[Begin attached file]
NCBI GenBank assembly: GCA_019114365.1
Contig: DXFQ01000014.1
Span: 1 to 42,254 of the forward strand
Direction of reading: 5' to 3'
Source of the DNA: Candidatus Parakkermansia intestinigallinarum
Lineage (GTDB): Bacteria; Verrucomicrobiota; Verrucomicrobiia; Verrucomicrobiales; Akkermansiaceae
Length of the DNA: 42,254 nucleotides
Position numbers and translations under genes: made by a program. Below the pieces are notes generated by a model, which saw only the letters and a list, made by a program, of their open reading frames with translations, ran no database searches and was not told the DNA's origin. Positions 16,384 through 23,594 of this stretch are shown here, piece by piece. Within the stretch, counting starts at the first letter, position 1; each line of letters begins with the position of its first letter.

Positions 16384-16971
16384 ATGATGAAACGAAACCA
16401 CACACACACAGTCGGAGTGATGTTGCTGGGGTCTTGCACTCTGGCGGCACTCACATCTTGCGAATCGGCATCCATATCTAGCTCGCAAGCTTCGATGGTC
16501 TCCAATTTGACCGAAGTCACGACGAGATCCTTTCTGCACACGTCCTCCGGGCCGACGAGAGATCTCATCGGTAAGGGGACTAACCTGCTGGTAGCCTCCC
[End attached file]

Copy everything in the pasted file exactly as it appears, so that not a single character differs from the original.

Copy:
NCBI GenBank assembly: GCA_019114365.1
Contig: DXFQ01000014.1
Span: 1 to 42,254 of the forward strand
Direction of reading: 5' to 3'
Source of the DNA: Candidatus Parakkermansia intestinigallinarum
Lineage (GTDB): Bacteria; Verrucomicrobiota; Verrucomicrobiia; Verrucomicrobiales; Akkermansiaceae
Length of the DNA: 42,254 nucleotides
Position numbers and translations under genes: made by a program. Below the pieces are notes generated by a model, which saw only the letters and a list, made by a program, of their open reading frames with translations, ran no database searches and was not told the DNA's origin. Positions 16,384 through 23,594 of this stretch are shown here, piece by piece. Within the stretch, counting starts at the first letter, position 1; each line of letters begins with the position of its first letter.

Positions 16384-16971
16384 ATGATGAAACGAAACCA
16401 CACACACACAGTCGGAGTGATGTTGCTGGGGTCTTGCACTCTGGCGGCACTCACATCTTGCGAATCGGCATCCATATCTAGCTCGCAAGCTTCGATGGTC
16501 TCCAATTTGACCGAAGTCACGACGAGATCCTTTCTGCACACGTCCTCCGGGCCGACGAGAGATCTCATCGGTAAGGGGACTAACCTGCTGGTAGCCTCCC